"The articles' unifying element is patient safety," said JVIR editor-in-chief Ziv J Haskal, M.D., FSIR. "By lowering a patient's exposure to damaging radiation—without compromising the treatment or diagnostic ability—and developing tools that provide improved functionality and protective properties for use by both the diagnostic and interventional radiologist, interventional radiologists again show why they are the driving force behind the development and implementation of the field's best practices," said Haskal, who is also professor of radiology and surgery at the University of Maryland School of Medicine and vice chair of strategic development and chief of vascular and interventional radiology, image-guided therapy and interventional oncology at the University of Maryland Medical Center, both in Baltimore.
"Exploring ways to promote and practice safe radiation procedures and minimize radiation damage caused by medical imaging and image-guided treatments is of paramount concern to SIR members," said Murphy. The four new articles report on safety studies and examine new techniques in imaging used for diagnosis and treatment. The topics range from ways to optimize radiation dosages during fluoroscopic procedures, an examination of an ultra low-dose protocol for CT-guided lung biopsies, a comparison of a suspended protection system versus standard lead apron used by interventional and diagnostic radiologists, and an exploration of dosage differences during conventional CT guidance and a new cone-beam CT-guidance technique.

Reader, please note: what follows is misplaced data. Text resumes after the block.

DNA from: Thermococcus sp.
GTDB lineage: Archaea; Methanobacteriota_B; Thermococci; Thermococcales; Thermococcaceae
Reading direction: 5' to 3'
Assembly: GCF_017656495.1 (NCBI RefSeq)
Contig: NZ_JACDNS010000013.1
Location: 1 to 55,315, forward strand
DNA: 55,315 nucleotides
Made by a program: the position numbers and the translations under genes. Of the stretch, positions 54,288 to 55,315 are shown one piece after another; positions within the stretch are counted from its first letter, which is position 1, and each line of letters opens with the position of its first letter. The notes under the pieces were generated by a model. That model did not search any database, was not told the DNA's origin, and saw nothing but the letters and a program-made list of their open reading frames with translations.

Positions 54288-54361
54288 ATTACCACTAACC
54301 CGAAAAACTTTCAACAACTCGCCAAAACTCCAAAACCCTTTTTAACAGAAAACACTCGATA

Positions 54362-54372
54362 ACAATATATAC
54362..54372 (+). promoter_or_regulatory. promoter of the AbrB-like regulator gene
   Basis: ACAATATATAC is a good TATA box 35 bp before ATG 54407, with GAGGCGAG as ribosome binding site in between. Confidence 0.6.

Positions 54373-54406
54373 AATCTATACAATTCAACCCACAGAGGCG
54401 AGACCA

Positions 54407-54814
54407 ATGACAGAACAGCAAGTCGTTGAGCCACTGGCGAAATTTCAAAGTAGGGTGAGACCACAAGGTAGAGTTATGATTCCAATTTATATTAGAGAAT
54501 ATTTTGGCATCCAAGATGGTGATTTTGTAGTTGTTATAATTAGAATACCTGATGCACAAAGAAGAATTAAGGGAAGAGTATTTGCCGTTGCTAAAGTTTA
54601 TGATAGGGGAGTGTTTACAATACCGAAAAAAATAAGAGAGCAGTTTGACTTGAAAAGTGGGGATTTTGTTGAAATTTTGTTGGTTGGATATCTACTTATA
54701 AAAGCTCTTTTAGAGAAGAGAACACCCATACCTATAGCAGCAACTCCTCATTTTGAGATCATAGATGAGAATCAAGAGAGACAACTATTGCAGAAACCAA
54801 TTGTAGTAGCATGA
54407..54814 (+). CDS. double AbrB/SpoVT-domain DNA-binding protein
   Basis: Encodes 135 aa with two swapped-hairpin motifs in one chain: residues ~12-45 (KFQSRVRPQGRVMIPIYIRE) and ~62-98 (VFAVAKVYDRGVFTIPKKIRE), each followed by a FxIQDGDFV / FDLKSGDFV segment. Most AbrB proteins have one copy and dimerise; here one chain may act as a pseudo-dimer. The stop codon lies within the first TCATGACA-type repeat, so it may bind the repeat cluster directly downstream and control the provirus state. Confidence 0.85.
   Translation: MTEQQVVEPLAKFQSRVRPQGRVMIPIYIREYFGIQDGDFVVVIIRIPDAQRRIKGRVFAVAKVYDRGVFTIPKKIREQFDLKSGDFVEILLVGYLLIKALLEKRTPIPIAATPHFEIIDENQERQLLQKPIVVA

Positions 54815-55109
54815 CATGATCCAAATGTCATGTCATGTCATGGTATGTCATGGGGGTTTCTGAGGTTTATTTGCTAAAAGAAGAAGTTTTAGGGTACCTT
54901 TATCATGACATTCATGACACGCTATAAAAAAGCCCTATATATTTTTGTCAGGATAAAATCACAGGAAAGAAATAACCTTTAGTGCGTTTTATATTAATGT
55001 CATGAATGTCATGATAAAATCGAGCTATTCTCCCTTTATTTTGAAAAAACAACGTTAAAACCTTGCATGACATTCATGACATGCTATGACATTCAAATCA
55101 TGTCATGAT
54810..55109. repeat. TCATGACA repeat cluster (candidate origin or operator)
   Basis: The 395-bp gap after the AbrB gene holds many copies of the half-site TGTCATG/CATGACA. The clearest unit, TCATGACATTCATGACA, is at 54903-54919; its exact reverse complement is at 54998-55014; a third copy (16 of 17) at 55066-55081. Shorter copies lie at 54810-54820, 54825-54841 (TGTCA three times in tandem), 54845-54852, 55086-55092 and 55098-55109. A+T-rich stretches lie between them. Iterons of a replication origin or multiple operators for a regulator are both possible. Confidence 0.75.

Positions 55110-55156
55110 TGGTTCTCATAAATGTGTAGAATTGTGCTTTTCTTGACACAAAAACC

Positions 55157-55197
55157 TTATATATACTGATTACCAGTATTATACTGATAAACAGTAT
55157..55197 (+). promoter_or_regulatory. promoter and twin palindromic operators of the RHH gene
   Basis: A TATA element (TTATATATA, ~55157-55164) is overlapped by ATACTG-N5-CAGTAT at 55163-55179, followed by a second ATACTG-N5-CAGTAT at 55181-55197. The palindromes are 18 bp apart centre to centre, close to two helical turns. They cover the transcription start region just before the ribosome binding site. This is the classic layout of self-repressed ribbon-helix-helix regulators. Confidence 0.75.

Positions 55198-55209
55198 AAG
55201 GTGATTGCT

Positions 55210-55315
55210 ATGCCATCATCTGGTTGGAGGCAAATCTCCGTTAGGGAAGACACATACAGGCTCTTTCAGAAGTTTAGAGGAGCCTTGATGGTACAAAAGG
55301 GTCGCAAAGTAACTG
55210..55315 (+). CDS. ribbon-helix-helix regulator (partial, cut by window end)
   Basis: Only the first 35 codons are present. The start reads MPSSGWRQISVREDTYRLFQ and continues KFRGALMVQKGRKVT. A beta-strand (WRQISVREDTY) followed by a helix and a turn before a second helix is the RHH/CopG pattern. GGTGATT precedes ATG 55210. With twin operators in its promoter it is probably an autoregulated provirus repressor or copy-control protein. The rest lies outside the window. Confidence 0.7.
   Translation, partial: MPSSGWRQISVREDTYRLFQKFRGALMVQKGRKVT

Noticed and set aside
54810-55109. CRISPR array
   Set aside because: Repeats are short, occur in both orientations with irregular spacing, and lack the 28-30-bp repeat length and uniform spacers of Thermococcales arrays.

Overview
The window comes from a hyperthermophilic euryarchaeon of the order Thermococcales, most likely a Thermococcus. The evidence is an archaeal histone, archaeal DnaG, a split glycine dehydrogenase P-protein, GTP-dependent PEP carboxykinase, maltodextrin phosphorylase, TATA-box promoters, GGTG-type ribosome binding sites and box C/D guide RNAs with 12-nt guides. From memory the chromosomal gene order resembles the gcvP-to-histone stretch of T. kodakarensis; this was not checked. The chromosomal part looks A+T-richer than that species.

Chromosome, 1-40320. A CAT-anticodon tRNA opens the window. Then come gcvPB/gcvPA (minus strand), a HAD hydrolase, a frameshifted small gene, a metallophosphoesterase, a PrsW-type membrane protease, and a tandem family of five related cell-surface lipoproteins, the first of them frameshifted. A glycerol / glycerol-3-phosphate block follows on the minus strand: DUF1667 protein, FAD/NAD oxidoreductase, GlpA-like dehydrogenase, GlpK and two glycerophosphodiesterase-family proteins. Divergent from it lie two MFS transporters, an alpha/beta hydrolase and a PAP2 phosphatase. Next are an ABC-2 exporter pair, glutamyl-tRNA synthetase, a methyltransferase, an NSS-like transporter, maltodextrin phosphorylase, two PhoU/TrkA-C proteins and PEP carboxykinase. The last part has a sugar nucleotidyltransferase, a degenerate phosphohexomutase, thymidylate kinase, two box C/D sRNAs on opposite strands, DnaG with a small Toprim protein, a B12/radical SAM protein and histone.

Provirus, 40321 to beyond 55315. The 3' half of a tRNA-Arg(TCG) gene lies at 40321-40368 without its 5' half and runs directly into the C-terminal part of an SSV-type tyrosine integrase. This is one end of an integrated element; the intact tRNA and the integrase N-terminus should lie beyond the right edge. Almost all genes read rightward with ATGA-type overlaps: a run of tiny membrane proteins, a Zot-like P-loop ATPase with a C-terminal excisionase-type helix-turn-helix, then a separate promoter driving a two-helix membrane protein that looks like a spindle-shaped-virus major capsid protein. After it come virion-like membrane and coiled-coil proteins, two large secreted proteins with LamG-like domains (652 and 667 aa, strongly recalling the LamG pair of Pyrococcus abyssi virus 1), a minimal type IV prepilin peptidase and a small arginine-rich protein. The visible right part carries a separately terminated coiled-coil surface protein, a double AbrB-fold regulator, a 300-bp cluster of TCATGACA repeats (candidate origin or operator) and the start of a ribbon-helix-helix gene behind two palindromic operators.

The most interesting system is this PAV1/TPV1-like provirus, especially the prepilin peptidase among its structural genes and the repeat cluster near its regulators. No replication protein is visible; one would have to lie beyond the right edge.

In "Optimizing Radiation Use During Fluoroscopic Procedures: Proceedings From a Multidisciplinary Consensus Panel," co-author James R. Duncan, M.D., Ph.D., Mallinckrodt Institute of Radiology, Washington University School of Medicine, St. Louis, Mo., noted that while fluoroscopic procedures have dramatically improved patient care and outcomes, the rapid rise in the use of ionizi
|SOURCE Society of Interventional Radiology|
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